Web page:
Last updated 30th of August 2018
Author Paul Philpott
Thank .eu Very Much
Building an internet business isn’t easy. Building any business isn’t easy.
Not only do you need an awesome idea, but you need to go about marketing your idea, creating a brand, a logo, designing and building your website, establishing links and search engine rankings, tying-in with social media activities and building a reputation of customer loyalty and trust.
There’s a lot of hard work involved.
Imagine having all this hard work deleted…
Well, in effect, this is exactly what will be happening as hundreds of thousands of domain names are scheduled for “deletion” at the end of March 2019, if Britain exits the EU with no deal. A situation that will be devastating to thousands of businesses and individuals, which has gone largely unreported in mainstream media.
In 2006, a new top-level domain was announced called .eu
Accessible to individuals and businesses of all sizes around Europe, it enabled folks to set up websites that showed an intention to supply and communicate with Europe. There was a big rush for people to secure .eu equivalents to their existing .com and .co.uk addresses. It also enabled firms that specialised in supplying products Euro-wide to establish an EU specific brand or idea, along with the usual diverse range of clubs, societies, charities, blogs, and personal sites – all ending in .eu
This is about to change…Dramatically.
EURid is the internet domain name registry for all domain names that end in .eu. Whilst you may buy the domain name through a UK company (123-reg or Go Daddy, for example), it is EURid who controls things behind the scenes.
In mid-August, one of the UK’s largest domain name companies, 123-reg, issued the following alert to its customer base:
“We are writing to inform you that EURid (European Registry for Internet Domains) has decided that anyone without an EU postal address will no longer be able to own a .eu domain name once the UK leaves the EU.
EURid will therefore be terminating all .eu domain names registered to UK addresses on one of two dates:
· 30 March 2019 if the UK exits the EU with no deal
· 1 January 2021 if the UK exits the EU with a deal
How to keep your .eu domain name
If you have an EU postal address, you can use it as your domain's admin contact. To continue using your domain as normal, please update your domain registration details.
What if I don't have an EU postal address?
Unfortunately, this means that you will lose your EU domain, but we will keep you updated on next steps and provide you with plenty of guidance so that we can help to minimise the inconvenience caused.”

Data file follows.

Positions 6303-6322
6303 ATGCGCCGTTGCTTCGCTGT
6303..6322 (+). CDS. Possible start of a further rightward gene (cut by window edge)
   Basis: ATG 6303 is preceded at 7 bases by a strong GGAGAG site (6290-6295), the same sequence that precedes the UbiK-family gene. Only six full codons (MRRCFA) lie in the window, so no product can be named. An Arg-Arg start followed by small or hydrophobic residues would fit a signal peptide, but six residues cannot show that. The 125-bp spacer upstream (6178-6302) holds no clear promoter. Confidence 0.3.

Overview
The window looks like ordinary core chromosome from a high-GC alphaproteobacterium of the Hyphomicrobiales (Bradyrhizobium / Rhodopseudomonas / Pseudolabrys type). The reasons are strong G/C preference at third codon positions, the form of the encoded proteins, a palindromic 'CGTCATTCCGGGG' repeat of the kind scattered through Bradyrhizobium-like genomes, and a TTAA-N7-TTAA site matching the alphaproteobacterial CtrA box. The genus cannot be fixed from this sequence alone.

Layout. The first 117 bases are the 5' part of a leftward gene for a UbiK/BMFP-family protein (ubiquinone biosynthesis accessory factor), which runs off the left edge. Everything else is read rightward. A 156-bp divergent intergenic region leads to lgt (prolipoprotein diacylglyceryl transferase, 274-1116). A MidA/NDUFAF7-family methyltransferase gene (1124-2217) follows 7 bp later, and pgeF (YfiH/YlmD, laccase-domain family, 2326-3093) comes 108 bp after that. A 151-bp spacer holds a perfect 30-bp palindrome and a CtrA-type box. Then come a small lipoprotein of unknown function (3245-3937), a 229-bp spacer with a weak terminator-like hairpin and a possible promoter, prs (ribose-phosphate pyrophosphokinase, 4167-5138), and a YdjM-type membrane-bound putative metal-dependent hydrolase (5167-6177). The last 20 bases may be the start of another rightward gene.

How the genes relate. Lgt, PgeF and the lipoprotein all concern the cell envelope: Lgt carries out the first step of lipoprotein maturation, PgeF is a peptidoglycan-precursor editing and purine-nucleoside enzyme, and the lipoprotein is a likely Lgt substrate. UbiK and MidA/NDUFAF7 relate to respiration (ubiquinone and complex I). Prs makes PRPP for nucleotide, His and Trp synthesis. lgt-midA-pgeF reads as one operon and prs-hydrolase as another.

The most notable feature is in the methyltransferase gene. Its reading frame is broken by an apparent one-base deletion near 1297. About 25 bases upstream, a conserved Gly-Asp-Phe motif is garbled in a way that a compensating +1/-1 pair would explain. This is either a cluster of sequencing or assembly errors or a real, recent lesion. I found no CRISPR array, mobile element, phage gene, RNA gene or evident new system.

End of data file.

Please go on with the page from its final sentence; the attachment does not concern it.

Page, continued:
Goodbye website. Goodbye hard work.
Out of Commission
I guess it’s fair to say that, no matter which way you placed your Brexit vote, you probably didn’t see that coming. We can add this to the growing list of realities that are now coming to light.
The irony is that several websites that were set up to promote ‘vote leave’ will be suffering the same fate – www.leave.eu being a good example.
The tragedy is that potentially thousands of small businesses will be irreparably affected by this. Tech publication, The Register, reports the number of actual domain names affected to be in the region of 300,000*.
How Could This Affect .eu?
Let’s say your small business is (random theoretical example) supplying tartan to EU individuals who have a Scottish heritage. That’s all you do; great idea. So, you set up a website with a .eu domain name to promote it. Spent months, even years, on search engine establishment, brand recognition and building a customer base. This will no longer be feasible once the UK leaves the EU.
One could set up a new website, perhaps. But the impact of this would be lost search engine rankings (which don’t simply transfer to a new website), branding implications such as your logo, new letterheads and cards, new literature, slogan, and potentially a new name for the business.
You don’t need to be a genius to figure out how much money (and time) this would cost.
It’s hinted that the only way for an organisation to retain their .eu existence is to set up a legal entity or physical address in Europe and transfer ownership to this new location. Nice. You’ve got a matter of a few months to sort this out. Fine if you’re a big enough business with time and funds to finance such an effort (note that PO boxes aren’t normally accepted for domain name registry, so a physical point of presence needs to be sourced).
Another potential side effect is that, once current domain owners are evicted, there is a real risk of competing companies moving in, buying the domain, and effectively hijacking the original owner’s traffic…and business. Nasty thought.
For many of those affected, the door will be closing on their freedom to run an internet business, not just their freedom to move around the EU.
One wonders what little, but potentially impactful detail, will be announced next?